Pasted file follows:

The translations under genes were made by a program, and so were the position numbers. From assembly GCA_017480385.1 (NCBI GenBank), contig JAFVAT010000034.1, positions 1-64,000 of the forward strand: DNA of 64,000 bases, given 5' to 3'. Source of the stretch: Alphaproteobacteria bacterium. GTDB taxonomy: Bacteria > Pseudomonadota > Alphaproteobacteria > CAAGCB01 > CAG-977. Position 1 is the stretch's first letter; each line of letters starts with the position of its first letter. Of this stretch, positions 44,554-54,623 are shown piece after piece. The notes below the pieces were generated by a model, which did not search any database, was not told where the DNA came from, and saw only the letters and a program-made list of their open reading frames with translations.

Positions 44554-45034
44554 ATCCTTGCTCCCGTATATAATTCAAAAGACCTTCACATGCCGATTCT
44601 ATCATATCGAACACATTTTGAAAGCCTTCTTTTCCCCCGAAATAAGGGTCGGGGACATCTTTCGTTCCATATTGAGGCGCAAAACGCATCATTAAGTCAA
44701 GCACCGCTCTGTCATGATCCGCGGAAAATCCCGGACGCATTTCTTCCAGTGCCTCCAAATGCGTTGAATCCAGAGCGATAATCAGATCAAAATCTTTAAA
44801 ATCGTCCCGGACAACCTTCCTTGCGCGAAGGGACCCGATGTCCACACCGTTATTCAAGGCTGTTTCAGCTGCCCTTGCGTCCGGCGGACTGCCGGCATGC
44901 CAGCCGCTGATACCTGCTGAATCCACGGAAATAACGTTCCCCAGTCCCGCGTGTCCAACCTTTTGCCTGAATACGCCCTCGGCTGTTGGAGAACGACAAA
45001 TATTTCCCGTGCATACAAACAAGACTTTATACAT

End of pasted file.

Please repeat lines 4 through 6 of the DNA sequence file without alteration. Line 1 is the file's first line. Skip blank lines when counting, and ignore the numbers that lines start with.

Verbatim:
44601 ATCATATCGAACACATTTTGAAAGCCTTCTTTTCCCCCGAAATAAGGGTCGGGGACATCTTTCGTTCCATATTGAGGCGCAAAACGCATCATTAAGTCAA
44701 GCACCGCTCTGTCATGATCCGCGGAAAATCCCGGACGCATTTCTTCCAGTGCCTCCAAATGCGTTGAATCCAGAGCGATAATCAGATCAAAATCTTTAAA
44801 ATCGTCCCGGACAACCTTCCTTGCGCGAAGGGACCCGATGTCCACACCGTTATTCAAGGCTGTTTCAGCTGCCCTTGCGTCCGGCGGACTGCCGGCATGC